I love to tell my students that it’s my job to push them. I want them to work hard and not settle for ok. I have so many smart kids in my class who just have a natural gift to do well in school, but I like to push them. The same is true with all my students. Those that struggle, well, it’s also my job to push them to the next level. This past month’s book report assignments have given me yet another way to push my students. I write this post today because The Push has definitely been paying off!
You may have read my last two posts about assignments. In one, “RE Assigning Work,” I expressed my disdain when correcting the students’ first assignment for their historical fiction book reports. They were to do some pre-reading exercises as well as write a paragraph explaining why they chose their book. What I got was, well, not what I had hoped for. I graded them on a simple 0-4 point scale where 4 was a complete, thoughtfully executed paragraph including details. Out of 21 students, 1 achieved a 4 and 2 earned a 3. That next day, we talked as a class, examined student examples, discussed ways to improve writing and then I assigned anyone who did not get a 3 or 4 to re-do the work.
“Groan!” is what I got, but I stuck to my guns. I was not going to let my students pass in one paragraph that was mediocre when I was certain they could do more. Over the next couple of days, kids passed in newer versions of the assignment, sometimes after conferencing with me. Some went straight to the 3 or 4, but others had to try and try again. But see, they did!
I was pushing, and they were doing the work.
The following week, students were asked to describe the setting(s) of the story in a paragraph. We talked about the assignment together and I modeled a paragraph for them as well as brainstormed ideas with them. This time more people (6) received a 3 or 4. Again, the following day, we talked about our papers, looked at student work and then I re-assigned the paragraph to the class.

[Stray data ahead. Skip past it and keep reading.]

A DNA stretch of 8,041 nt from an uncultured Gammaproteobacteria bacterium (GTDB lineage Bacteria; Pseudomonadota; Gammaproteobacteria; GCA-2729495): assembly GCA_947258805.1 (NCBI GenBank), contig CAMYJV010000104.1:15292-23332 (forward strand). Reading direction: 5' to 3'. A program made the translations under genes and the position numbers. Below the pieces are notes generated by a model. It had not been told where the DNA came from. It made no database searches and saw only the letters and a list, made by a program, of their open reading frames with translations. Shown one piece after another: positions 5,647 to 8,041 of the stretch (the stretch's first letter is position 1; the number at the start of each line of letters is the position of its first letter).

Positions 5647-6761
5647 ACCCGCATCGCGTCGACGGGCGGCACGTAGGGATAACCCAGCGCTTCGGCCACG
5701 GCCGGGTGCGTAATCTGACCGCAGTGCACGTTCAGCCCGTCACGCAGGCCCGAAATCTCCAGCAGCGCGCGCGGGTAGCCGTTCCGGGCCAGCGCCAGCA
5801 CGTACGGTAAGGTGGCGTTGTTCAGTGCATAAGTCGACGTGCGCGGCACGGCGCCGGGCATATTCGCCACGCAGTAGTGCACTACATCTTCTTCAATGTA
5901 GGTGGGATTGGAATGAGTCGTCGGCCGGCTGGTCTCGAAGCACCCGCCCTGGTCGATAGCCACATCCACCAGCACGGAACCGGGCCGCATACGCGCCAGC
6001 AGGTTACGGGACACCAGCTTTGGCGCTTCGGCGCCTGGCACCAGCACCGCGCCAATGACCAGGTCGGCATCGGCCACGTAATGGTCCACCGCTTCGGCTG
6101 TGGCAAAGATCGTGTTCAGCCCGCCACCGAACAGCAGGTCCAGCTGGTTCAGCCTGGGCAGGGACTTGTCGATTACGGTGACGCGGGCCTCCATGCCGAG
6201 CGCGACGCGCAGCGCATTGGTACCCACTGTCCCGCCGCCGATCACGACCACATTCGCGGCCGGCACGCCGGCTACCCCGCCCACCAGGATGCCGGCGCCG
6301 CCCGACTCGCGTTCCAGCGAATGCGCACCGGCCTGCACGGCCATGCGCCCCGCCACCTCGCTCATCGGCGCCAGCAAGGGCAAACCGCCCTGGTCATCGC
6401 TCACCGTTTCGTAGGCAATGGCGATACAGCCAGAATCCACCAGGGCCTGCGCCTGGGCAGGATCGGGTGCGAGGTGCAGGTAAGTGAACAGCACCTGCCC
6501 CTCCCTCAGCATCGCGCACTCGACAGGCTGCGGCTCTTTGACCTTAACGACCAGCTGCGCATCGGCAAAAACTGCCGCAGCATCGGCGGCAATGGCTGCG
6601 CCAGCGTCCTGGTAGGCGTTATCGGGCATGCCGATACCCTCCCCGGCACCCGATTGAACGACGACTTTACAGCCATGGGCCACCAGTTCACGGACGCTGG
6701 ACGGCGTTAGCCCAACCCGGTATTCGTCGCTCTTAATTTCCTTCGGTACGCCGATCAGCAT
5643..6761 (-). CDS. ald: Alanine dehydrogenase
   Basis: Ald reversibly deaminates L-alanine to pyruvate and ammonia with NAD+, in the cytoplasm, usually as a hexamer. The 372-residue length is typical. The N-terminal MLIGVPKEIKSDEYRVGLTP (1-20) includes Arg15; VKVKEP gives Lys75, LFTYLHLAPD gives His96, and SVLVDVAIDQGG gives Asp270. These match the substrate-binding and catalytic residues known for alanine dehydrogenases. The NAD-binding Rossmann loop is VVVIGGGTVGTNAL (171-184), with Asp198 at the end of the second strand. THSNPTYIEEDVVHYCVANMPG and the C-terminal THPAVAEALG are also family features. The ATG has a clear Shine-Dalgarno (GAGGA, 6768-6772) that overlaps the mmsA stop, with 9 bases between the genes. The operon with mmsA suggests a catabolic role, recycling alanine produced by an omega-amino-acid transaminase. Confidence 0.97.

The “Groan” this time wasn’t as loud. They half expected me to say that. The next couple of days, I got more redone setting paragraphs and they were getting really good.
Well, this past week, I assigned a paragraph where students had to discuss a character from the story and describe their character traits. It’s funny. Sunday, as I sat down to correct them, I did not read through them with disappointment in the air. Instead, I had a smile on my face! The papers were great! The number of 3s and 4s jumped to 16.
I celebrated a small victory when I was done with the pile! My commitment to pushing high expectations on this particular assignment had certainly paid off. I felt as if some of these students had truly risen to the occasion and showed me what they were truly capable of doing. Even the other students who were not at a 3 or 4 had bumped their writing (and therefore, their grade) up.
I’m looking forward to facing my students today (I was at a workshop on Monday) so that I can help them see the value of my pushing them and them responding with good work ethic. Sometimes things need to be done a few times to get it done right, and that’s ok! That’s “effective pushing” on my part.
Through this series of assignments I have also learned that I need to push more each day. The turn around time for students to get their work back with feedback needs to be quick and I need to respect their work by providing that for them. In fact, I spent quite a bit of time writing feedback on their papers and conferencing with individual students.
These assignments were also very purposeful. My students felt the drive to complete them and I felt the drive to correct them.
I realize this is just good teaching practice, but sometimes we lose sight of the real value of pushing our students to achieve high expectations. This historical fiction book report project that my team of teachers and I worked on creating has helped me to revisit these ideals.
And now… off to another day of pushing my kids to the next level.